World

Little-known mafia is cocaine 'king'

Crime, Law and JusticeDrug TraffickingCrimeFinanceFamilyOrganized CrimeItaly

Europe is fast overtaking the U.S. as the leading destination for the world's cocaine, and a single Italian mafia is largely responsible.

The 'Ndrangheta crime syndicate, a ruthless and mysterious network of 155 families born in the rough hills here in southern Italy's Calabria region, now dominates the European drug trade. By establishing direct ties with Colombian producers and building a multibillion-dollar empire that spans five continents, the syndicate has metamorphosed into one of the craftiest criminal gangs in the world, authorities say.

" 'Ndrangheta is king," said Sabas Pretelt de la Vega, a former Colombian interior minister who is his country's ambassador to Rome.

The 'Ndrangheta (pronounced en-DRAHN-geh-tah) peculiarly combines the modern skills of multinational-corporation high finance with a stubborn grip on archaic rural traditions. Some members live in garishly opulent villas outside Madrid and invest in bustling restaurants and hotels in Germany, whereas others, including key bosses, remain in the dreary, closed Calabrian mountain villages of their birth. It is a mafia of businessmen in Dolce & Gabbana, of sheepherders in scruffy woolens.

Its success stems from moving early and unwaveringly into cocaine trafficking while avoiding the kind of public limelight (and police crackdown) focused on its better-known Sicilian counterpart, the Mafia, or "Cosa Nostra."

Working from "the toe of Italy's boot," a region historically neglected and ignored, the 'Ndrangheta maintains a hard-as-stone code of silence that repels most penetration efforts by police and other authorities. And because each family is a cell cooperating only loosely with other families and without a central hierarchy, the capture of a leader here or there does not even dent the organization.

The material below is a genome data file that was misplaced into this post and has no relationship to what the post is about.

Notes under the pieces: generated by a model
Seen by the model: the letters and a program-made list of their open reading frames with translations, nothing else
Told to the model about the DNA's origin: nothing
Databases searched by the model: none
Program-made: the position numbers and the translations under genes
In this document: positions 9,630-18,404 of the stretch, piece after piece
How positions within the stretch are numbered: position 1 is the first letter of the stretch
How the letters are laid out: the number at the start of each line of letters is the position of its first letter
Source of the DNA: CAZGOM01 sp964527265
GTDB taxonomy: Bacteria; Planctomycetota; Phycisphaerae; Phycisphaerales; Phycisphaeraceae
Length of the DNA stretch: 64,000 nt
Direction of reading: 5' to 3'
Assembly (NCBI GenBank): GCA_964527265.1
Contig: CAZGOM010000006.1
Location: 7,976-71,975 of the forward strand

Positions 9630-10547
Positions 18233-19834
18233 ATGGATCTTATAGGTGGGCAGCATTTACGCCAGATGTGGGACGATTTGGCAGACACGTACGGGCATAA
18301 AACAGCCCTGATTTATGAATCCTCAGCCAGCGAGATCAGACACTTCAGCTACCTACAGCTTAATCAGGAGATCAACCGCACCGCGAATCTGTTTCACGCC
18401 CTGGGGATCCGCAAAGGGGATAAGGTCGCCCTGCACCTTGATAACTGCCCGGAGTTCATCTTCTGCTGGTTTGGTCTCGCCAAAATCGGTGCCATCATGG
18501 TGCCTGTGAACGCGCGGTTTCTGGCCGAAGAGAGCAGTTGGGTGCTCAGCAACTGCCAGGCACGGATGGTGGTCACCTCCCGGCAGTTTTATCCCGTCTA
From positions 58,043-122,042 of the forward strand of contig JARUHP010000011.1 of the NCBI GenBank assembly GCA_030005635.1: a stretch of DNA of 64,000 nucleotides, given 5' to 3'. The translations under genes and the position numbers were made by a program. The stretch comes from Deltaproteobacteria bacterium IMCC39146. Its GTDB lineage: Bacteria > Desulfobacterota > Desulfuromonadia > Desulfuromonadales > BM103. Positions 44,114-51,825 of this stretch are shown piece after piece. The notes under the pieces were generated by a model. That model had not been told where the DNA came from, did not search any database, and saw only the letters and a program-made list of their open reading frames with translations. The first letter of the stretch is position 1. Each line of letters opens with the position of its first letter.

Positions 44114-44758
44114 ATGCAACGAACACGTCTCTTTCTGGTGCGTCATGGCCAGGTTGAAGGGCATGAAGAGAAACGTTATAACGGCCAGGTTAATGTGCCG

Over the last two decades, the syndicate has deployed its members to strategic locations along trafficking and distribution routes, in Colombia and Venezuela, Canada, Africa, Spain and as far as Australia. It takes orders from buyers in Europe (including other mafiosi) and brokers deals with the suppliers in Colombia.

The 'Ndrangheta gained the confidence of the Colombians, eliminated the middlemen and dealt as readily with the leftist guerrillas of the Revolutionary Armed Forces of Colombia, or FARC, as with the right-wing paramilitaries of the United Self-Defense Forces of Colombia, or AUC, two groups that exercise major control over cocaine production in Colombia.

The personal contact, the guarantee of secrecy and the reliability of the business transactions all have made the 'Ndrangheta mobster an appealing partner for the Colombians.

"He is seen as a man of his word. He pays in cash. He pays immediately," said Renato Cortese, a regional commander of the state anti-mafia police. "And he never talks."

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Expanding market

For income, the 'Ndrangheta has chosen a lucrative and expanding market.

By some estimates, including that of Pretelt de la Vega, the Colombian diplomat, the amount of cocaine being shipped to Europe exceeds that going to the United States, a reversal of the historical pattern. Italian authorities give lower figures, saying cocaine shipments are divided half-and-half between Europe and the United States, and U.S. officials cite older statistics that show more cocaine flowing to American shores.

Whatever the amounts, no one disputes that the cocaine market in the United States has stabilized, whereas that of Europe is growing. Seizures of cocaine in Europe have doubled in the last five years, although they remain a small portion of global interceptions, according to the latest report from the United Nations Office on Drugs and Crime.